Point Defiance Zoo, 5400 N. Pearl St. Tacoma, WA 98407. Point Defiance Zoo is home not only to animals, but also hundreds of varieties of plants that create a stunning botanical paradise. The zoo is open daily, with some seasonal variations and has an entrance fee.
Gordon Dee Alcorn Arboretum, 1500 N. Warner St, Tacoma, WA 98416. The grounds of the University of Puget Sound (map) are designated as an arboretum in recognition of biology professor and campus arborist Gordon Alcorn’s tireless dedication to his students, academic excellence, and the preservation of nature and the environment. The grounds are open daily from dawn to dusk. Free admission.
Other Puget Sound arboretums and botanical gardens
(Listed alphabetically by city)
Soos Creek Botanical Garden, 29308 132nd Ave SE, Auburn, WA 98092. The 22 acres on which the garden is located was originally part of 200 acres that Maurice Skagen’s Norwegian immigrant ancestors purchased as farm land between 1891-1905. By 1968 there was nothing other than the native trees and plant life such as Douglas firs, western red cedars, hemlocks, vine maples, big leaf maples, and native perennials, ranging from trilliums to skunk cabbage along the creek. Over the past 40 years a wide variety of plants were acquired from Pacific Northwest specialty nurseries to create inspirational mature gardens based upon international, regional, and historical gardens. Open March-October. Free admission; donations gladly accepted.
Bloedel Reserve, 7571 NE Dolphin Drive, Bainbridge Island, WA 98110. Located at the north end of Bainbridge Island, a short ferry ride from downtown Seattle or Edmonds. The garden is an internationally renowned public garden whose primary mission is to provide a tranquil and refreshing experience of nature. The Reserve’s 150 acres are a unique blend of natural woodlands and beautifully landscaped gardens, including a Japanese Garden, a Moss Garden, and Reflection Pool, and the Bloedel’s former estate home. The 12 distinct gardens range from a Bird Marsh teeming with life, to a velvety-soft Moss Garden, to an award-winning Japanese Garden. It’s an ever-changing landscape, and each visit brings surprises as you witness nature unfolding right before your eyes. At Bloedel, you won’t find plant identification tags nor directional signage. A walk through Bloedel is an experience and one in which you immerse yourself in nature and for a moment, let the rest of the world fade away. The gardens are open Tuesday-Sunday year-round. The Bloedel Reserve has an entrance fee.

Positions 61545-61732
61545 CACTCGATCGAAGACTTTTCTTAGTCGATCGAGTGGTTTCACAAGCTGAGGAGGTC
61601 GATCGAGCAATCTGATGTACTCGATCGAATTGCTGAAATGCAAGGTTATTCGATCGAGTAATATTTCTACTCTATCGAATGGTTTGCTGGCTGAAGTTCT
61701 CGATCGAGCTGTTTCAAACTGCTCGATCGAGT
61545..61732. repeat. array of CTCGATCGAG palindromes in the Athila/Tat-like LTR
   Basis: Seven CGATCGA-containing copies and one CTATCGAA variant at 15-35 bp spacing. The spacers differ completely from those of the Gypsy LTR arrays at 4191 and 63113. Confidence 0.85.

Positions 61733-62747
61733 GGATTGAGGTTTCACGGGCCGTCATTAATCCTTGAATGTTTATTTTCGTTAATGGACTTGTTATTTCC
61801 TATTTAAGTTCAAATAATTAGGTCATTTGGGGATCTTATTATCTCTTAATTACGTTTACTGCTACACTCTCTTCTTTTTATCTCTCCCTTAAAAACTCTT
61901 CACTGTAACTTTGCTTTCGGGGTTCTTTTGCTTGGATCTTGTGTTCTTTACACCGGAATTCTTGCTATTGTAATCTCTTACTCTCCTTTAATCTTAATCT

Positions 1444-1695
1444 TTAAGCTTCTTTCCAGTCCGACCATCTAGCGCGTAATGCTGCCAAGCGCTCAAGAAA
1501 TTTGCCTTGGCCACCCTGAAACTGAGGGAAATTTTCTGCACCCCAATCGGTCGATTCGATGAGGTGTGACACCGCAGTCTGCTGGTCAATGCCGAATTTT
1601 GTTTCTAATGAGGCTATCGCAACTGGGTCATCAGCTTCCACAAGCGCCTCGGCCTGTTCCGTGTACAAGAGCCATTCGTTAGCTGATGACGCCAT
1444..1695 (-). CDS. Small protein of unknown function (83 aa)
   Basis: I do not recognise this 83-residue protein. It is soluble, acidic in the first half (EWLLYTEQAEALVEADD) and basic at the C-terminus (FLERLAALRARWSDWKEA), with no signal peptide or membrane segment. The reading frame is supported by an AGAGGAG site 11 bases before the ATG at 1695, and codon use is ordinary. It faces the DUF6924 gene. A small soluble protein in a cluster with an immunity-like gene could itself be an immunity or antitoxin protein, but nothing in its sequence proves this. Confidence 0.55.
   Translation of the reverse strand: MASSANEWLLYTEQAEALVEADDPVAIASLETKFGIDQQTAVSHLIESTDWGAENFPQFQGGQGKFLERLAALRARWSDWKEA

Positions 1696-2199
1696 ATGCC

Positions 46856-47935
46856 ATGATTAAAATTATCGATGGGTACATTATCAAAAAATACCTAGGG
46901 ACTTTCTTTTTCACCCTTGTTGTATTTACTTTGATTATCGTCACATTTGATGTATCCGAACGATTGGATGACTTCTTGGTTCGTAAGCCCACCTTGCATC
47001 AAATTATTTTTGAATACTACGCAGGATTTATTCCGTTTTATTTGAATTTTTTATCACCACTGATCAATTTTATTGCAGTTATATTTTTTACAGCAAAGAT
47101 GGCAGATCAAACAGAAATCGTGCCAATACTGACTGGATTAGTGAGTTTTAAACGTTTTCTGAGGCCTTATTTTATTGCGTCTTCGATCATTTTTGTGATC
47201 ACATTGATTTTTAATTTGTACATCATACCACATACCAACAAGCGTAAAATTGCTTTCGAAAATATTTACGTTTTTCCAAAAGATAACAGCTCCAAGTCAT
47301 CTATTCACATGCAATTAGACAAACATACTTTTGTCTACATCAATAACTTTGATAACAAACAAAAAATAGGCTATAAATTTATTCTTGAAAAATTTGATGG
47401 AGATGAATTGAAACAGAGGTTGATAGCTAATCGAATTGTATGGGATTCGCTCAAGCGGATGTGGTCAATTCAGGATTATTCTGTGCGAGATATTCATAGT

Bellevue Botanical Garden, 12001 Main St, Bellevue WA 98005. A special place within the Bellevue parks system, it is made up of several smaller gardens, each with its own focus and unique character. The urban refuge encompasses 53-acres, including cultivated gardens, restored woodlands, and natural wetlands. The living collections showcase plants that thrive in the Pacific Northwest. Demonstration of good garden design and horticulture techniques inspires visitors to create their own beautiful, healthy gardens. The garden is open daily from dawn to dusk. Free admission.
Lake Hills Greenbelt, 15416 SE 16th St, Bellevue, WA 98007. A wetland corridor encompassing more than 150 acres of diverse wildlife habitat including forests, wetlands, streams and lakes. Amenities include over three miles of trails, community gardens and pea patches, picnic areas, blueberry farms and seasonal produce stands. Visitors can attend master gardener workshops at the Urban Demonstration Garden and enjoy nature walks with a park ranger out of the ranger station. Open daily from dawn to dusk. Free admission.